50 Amazing Historical Buildings shining this world with there

Historical buildings of the world

Famous Buildings / September 28, 2018

Protecting and enhancing the historic environment is an important component of the National Planning Policy Framework’s drive to achieve sustainable development (as defined in paragraphs 6-10. The appropriate conservation of heritage assets forms one of the ‘Core Planning Principles’ (paragraph 17 bullet 10) that underpin the planning system. This is expanded upon principally in paragraphs 126-141 but policies giving effect to this objective appear elsewhere in the National Planning Policy Framework.

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What is the main legislative framework for planning and the historic environment?

Any decisions relating to listed buildings and their settings and conservation areas must address the statutory considerations of the Planning (Listed Buildings and Conservation Areas) Act 1990 (see in particular sections 16, 66 and 72) as well as satisfying the relevant policies within the National Planning Policy Framework and the Local Plan.

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What is meant by the conservation and enhancement of the historic environment?

The conservation of heritage assets in a manner appropriate to their significance is a core planning principle. Heritage assets are an irreplaceable resource and effective conservation delivers wider social, cultural, economic and environmental benefits.

Conservation is an active process of maintenance and managing change. It requires a flexible and thoughtful approach to get the best out of assets as diverse as listed buildings in every day use to as yet undiscovered, undesignated buried remains of archaeological interest.

In the case of buildings, generally the risks of neglect and decay of heritage assets are best addressed through ensuring that they remain in active use that is consistent with their conservation. Ensuring such heritage assets remain used and valued is likely to require sympathetic changes to be made from time to time. In the case of archaeological sites, many have no active use, and so for those kinds of sites, periodic changes may not be necessary.

Where changes are proposed, the National Planning Policy Framework sets out a clear framework for both plan-making and decision-taking to ensure that heritage assets are conserved, and where appropriate enhanced, in a manner that is consistent with their significance and thereby achieving sustainable development.

Part of the public value of heritage assets is the contribution that they can make to understanding and interpreting our past. So where the complete or partial loss of a heritage asset is justified, the aim then is to capture and record the evidence of the asset’s significance which is to be lost, interpret its contribution to the understanding of our past, and make that publicly available.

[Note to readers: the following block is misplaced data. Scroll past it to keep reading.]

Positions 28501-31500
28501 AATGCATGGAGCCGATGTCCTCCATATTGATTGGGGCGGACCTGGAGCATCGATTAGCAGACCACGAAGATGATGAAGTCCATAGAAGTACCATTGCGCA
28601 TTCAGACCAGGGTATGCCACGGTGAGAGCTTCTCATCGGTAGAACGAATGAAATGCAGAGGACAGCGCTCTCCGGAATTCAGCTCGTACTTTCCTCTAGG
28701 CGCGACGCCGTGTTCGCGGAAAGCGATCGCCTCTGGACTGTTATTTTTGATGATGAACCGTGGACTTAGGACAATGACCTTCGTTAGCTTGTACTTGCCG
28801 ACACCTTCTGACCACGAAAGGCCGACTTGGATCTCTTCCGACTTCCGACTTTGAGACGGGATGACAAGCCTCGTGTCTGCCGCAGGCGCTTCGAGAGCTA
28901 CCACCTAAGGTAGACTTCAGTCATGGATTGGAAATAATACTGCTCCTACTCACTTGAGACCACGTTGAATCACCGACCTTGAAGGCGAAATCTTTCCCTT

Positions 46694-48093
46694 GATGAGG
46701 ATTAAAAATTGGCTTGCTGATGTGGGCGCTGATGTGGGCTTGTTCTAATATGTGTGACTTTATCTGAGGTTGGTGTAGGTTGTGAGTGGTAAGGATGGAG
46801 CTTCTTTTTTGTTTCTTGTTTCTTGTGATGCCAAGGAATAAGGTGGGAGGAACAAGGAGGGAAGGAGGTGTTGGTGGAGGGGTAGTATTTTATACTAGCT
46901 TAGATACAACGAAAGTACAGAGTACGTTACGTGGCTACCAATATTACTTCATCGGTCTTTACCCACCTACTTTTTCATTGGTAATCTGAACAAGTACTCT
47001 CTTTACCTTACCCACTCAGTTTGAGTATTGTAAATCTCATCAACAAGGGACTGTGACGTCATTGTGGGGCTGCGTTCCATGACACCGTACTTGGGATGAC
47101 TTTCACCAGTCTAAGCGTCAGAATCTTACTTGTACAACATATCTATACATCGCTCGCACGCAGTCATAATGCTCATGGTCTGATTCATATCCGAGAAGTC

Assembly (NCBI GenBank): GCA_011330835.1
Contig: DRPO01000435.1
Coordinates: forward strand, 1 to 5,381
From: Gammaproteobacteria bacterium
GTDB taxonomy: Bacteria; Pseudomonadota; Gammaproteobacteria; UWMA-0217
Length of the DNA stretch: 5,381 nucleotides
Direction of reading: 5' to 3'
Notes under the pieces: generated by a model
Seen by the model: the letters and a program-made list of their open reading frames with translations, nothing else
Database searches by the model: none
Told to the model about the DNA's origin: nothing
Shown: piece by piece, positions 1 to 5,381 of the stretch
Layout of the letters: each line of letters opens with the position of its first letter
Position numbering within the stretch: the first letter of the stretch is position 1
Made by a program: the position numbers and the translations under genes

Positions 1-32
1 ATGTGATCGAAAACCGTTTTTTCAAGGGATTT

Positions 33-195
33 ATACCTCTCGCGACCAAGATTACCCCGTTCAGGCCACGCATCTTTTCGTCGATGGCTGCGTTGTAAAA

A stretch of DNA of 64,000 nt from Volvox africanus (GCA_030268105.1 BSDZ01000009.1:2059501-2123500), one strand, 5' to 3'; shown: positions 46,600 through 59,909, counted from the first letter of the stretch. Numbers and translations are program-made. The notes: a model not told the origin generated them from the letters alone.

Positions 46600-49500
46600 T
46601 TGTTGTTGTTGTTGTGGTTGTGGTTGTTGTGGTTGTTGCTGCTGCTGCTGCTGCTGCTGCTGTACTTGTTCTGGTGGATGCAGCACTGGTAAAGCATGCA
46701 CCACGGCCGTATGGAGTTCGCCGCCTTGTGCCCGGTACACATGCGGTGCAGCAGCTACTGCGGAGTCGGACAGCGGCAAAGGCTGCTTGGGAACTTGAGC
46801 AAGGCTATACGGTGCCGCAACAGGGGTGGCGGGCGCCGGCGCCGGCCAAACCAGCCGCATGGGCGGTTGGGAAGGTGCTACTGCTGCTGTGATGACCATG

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What is a positive strategy for conservation and enjoyment of the historic environment?

In line with the National Planning Policy Framework, local authorities should set out their Local Plan a positive strategy for the conservation and enjoyment of the historic environment. Such as a strategy should recognise that conservation is not a passive exercise. In developing their strategy, local planning authorities should identify specific opportunities within their area for the conservation and enhancement of heritage assets. This could include, where appropriate, the delivery of development within their settings that will make a positive contribution to, or better reveal the significance of, the heritage asset.

The delivery of the strategy may require the development of specific policies, for example, in relation to use of buildings and design of new development and infrastructure. Local planning authorities should consider the relationship and impact of other policies on the delivery of the strategy for conservation.

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What about the evidence base for Local Plan-making?

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Should non-designated heritage assets be identified in the Local Plan?

While there is no requirement to do so, local planning authorities are encouraged to consider making clear and up to date information on their identified non-designated heritage assets, both in terms of the criteria used to identify assets and information about the location of existing assets, accessible to the public.

Source: www.gov.uk

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